The water table level in 1958 with 1460 mm precipitation was the second highest in the 58-year (1950–2007) period, but the water level in 1959 with 1780 mm precipitation was about 29 cm lower than that in 1958. This is a perfect example of a completely reversed pattern of the expected normal relationship between WT and precipitation in this area, i.e., the water table level rises with an increase in precipitation. This phenomenon likely resulted from two factors, seasonal storms and temperature. 1958 was the coolest year in the 58-year period from 1946–2008 (Figure 4a), with only 17 °C as average daily temperature. The average daily temperature in 1959 was 1.5 °C higher than 1958, most likely resulting in a higher evapotranspiration demand with a subsequent lowering of water table than in 1958. The other potential factor might be the magnitude of storms in the summers because there were no differences in precipitation in the winter, spring and fall between these two years. There were six storm events with over 70 mm precipitation and two events with over 100 mm in 1959; but there were only two storm events with over 55 mm precipitation in 1958. Higher precipitation in 1959 mainly contributed by the larger summer storms than in 1958 might not have resulted in a substantial higher water table for these headwater areas in that year. It was concluded, therefore, that storms with high precipitation in the summer contribute to only a small rise in the water table on these first-order watersheds although the water table generally rises with an increase in precipitation in this area.

The comparison of the WT in 1988 and 1990 indicates that temperature substantially influences the WT dynamics on these first-order watersheds. The WT in 1988 was substantially higher than that in 1990. However, there was neither substantial difference in annual and seasonal precipitation between these two years, nor was there a difference in magnitude of storms. The main difference between these two years was temperature and biomass, with temperature in 1988 being 2.5 °C lower than 1990 and biomass in 1990 being lower than in 1988, due to the destruction of the forest canopy by Hurricane Hugo in 1989 [64]. Generally, the water table and the annual ROC in 1990 should be higher than those in 1988 due to low demand in transpiration if precipitation condition was similar between these two years, but the result was reversed for water table, and in agreement for the stream flow. This result showed that the WT on SEF was influenced by the synergy of temperature and the vegetation biomass impacted by the hurricane. Similarly, the difference in WT between 1969 and 1970 also indicated the impact of temperature on WT. There were not substantial differences in biomass and precipitation between the two years. However, temperature in 1969 was 1 °C lower than 1970. The WT from observation and simulation in 1969 was substantially (over 20 cm) higher than that in 1970. These results indicate that temperature, for that matter ET, is one of important factors which influence the WT on these first-order watersheds, and that local warming without bringing more rain can reduce the water table level on this study catchment.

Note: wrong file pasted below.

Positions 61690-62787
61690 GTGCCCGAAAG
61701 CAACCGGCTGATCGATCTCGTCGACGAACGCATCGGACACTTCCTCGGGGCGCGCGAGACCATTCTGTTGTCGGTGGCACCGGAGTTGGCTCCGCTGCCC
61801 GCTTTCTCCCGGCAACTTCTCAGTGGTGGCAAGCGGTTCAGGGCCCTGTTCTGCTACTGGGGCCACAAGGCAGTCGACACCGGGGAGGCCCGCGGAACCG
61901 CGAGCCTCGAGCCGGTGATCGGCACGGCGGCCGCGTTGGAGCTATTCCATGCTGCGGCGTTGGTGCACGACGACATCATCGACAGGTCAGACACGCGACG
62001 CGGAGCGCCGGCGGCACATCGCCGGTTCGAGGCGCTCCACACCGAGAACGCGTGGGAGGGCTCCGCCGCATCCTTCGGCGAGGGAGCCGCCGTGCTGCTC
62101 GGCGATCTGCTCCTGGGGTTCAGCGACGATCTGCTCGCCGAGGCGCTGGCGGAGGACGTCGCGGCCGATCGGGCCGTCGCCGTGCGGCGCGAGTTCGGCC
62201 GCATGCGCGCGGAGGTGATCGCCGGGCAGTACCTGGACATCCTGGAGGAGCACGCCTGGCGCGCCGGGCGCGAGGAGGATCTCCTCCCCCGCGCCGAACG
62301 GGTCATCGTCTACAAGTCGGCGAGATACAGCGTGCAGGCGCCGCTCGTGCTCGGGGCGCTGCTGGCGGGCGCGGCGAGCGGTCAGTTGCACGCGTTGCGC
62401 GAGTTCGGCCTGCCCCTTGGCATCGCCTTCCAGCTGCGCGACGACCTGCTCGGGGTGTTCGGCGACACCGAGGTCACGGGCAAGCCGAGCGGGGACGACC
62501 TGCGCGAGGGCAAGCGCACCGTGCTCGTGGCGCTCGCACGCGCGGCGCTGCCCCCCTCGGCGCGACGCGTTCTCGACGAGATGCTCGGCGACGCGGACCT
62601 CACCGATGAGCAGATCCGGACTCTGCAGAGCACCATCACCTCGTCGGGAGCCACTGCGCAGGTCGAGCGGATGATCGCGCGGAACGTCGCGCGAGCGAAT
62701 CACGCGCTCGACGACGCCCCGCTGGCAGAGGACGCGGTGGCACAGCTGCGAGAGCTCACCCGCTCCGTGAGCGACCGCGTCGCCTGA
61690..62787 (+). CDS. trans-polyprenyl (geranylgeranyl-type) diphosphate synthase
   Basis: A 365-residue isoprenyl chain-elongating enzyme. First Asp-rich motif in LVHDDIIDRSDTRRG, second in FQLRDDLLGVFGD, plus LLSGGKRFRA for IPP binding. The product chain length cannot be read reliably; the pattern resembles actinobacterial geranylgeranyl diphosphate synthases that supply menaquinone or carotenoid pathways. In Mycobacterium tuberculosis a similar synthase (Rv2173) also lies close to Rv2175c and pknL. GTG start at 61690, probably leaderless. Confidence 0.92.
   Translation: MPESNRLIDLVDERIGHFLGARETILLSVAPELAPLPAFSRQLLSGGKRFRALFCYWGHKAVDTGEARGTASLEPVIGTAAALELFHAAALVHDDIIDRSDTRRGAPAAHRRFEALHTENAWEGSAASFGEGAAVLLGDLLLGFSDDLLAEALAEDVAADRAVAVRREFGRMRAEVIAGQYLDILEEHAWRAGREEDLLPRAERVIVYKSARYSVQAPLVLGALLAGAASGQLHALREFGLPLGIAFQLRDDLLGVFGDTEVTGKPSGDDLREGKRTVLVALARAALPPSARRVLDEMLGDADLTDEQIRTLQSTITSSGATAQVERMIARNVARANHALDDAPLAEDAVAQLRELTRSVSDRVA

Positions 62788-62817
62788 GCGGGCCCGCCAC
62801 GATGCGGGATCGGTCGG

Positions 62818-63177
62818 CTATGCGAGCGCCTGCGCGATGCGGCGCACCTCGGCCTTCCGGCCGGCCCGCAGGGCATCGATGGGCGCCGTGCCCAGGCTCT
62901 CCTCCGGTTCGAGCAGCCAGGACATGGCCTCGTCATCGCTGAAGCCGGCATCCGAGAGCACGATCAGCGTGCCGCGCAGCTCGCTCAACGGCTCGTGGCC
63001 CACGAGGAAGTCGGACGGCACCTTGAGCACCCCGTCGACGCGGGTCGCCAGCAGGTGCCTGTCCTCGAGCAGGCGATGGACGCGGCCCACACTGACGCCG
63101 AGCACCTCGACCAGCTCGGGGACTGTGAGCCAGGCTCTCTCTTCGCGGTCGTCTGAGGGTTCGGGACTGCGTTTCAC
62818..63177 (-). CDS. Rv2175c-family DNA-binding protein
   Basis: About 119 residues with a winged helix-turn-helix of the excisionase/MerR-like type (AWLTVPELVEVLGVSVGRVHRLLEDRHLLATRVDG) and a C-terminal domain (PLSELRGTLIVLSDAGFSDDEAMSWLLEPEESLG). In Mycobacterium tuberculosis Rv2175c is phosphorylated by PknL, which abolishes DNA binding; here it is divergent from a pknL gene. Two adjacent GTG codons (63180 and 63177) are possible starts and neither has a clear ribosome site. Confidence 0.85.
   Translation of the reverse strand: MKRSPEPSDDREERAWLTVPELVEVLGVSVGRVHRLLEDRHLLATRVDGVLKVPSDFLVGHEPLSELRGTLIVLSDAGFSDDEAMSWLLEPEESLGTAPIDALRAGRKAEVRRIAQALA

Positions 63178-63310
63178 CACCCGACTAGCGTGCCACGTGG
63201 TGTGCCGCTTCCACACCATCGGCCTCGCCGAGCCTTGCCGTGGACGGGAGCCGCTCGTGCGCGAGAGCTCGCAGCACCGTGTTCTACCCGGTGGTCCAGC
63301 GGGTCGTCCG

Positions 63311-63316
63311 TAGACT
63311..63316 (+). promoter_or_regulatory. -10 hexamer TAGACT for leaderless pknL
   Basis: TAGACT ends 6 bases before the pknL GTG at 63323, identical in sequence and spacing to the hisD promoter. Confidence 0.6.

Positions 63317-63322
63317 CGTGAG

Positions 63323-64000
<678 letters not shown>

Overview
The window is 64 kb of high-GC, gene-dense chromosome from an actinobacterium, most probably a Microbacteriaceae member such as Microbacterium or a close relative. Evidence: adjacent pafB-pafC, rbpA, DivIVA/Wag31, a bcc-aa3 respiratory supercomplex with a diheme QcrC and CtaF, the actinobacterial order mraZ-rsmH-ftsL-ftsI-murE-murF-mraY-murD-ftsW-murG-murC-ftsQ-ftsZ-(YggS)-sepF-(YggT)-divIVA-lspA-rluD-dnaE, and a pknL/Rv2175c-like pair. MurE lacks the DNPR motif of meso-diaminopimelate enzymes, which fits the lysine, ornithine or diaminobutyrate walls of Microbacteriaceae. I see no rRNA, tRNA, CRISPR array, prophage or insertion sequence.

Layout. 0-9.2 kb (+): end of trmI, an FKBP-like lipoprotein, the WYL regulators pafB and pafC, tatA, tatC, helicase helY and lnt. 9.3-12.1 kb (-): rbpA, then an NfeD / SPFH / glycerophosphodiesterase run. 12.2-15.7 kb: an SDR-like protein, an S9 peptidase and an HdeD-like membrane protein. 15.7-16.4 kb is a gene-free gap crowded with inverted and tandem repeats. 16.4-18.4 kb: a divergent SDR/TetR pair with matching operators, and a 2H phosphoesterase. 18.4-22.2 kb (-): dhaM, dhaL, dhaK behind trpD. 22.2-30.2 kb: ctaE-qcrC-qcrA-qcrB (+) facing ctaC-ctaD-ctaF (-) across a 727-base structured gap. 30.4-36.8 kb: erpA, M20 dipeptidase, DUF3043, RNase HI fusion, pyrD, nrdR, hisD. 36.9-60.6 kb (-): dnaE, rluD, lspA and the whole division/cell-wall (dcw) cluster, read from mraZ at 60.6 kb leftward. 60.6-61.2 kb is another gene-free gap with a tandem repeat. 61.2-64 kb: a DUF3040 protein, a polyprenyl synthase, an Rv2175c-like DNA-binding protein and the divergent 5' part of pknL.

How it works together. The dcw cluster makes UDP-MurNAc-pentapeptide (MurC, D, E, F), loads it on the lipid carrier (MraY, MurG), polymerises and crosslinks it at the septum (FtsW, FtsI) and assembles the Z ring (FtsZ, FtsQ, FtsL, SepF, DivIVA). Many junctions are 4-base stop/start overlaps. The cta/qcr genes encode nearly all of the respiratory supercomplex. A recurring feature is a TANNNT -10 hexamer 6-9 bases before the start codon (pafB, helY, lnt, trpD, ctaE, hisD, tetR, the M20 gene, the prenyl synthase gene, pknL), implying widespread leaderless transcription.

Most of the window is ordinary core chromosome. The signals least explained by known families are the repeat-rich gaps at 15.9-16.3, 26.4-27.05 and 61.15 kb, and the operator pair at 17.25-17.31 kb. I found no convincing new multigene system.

4. Conclusions

The observations and simulations show that there may be substantial hydrologic alterations induced by climate change in forested watersheds on the lower coastal plain. The long-term climate observations indicate that there hasn't been a substantial increase in annual precipitation in this area, but that air temperature has increased. Due to the large variability in precipitation, we could not detect change in stream flow over the period. The coastal plain watersheds are subject to tropical storms that can alter the hydrology by affecting forest composition and structure.

Continued increase in regional temperature will likely cause a decrease in stream flow and water table level on these first- and second-order watersheds, because an increase in temperature can lead to an increase in evapotranspiration. Based on the projections of the hydrologic changes of this forested watershed, using the synthesis of the observations and simulations, the extent of areas with wetland hydrology, dependent on shallow water table in this study catchment, will either shrink or disappear in the future; this is because the climate change may substantially raise the air temperature but may not bring an adequate precipitation increase to this watershed containing both wetlands and uplands to compensate for the increase in ET demands caused by temperature increase. The results from both the observation and simulation for the impacts of Hurricane Hugo in 1989 indicate that the forest hydrology of this catchment is obviously impacted by the change in vegetation coverage.

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Figure 1. Santee Experimental Forest on southeast Atlantic Coastal Plain, USA.

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Figure 1. Santee Experimental Forest on southeast Atlantic Coastal Plain, USA.